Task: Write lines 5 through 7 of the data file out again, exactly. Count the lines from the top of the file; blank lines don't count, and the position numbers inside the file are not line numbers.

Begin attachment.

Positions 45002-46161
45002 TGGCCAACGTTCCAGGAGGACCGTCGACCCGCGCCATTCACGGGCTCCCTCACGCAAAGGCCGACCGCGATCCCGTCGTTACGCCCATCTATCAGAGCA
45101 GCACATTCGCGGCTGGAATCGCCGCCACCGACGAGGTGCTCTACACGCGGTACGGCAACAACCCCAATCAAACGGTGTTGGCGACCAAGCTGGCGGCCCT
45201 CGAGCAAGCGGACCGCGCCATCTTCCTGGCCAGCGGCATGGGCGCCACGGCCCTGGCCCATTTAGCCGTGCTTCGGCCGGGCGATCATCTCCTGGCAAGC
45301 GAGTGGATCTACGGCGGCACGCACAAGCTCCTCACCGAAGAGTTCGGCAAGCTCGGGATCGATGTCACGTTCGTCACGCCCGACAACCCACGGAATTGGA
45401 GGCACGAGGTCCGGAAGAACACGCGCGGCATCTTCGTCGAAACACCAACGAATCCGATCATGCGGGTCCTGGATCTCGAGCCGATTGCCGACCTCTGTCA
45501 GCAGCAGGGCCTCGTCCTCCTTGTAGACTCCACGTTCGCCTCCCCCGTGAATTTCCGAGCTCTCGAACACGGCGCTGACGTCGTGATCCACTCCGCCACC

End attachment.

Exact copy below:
45301 GAGTGGATCTACGGCGGCACGCACAAGCTCCTCACCGAAGAGTTCGGCAAGCTCGGGATCGATGTCACGTTCGTCACGCCCGACAACCCACGGAATTGGA
45401 GGCACGAGGTCCGGAAGAACACGCGCGGCATCTTCGTCGAAACACCAACGAATCCGATCATGCGGGTCCTGGATCTCGAGCCGATTGCCGACCTCTGTCA
45501 GCAGCAGGGCCTCGTCCTCCTTGTAGACTCCACGTTCGCCTCCCCCGTGAATTTCCGAGCTCTCGAACACGGCGCTGACGTCGTGATCCACTCCGCCACC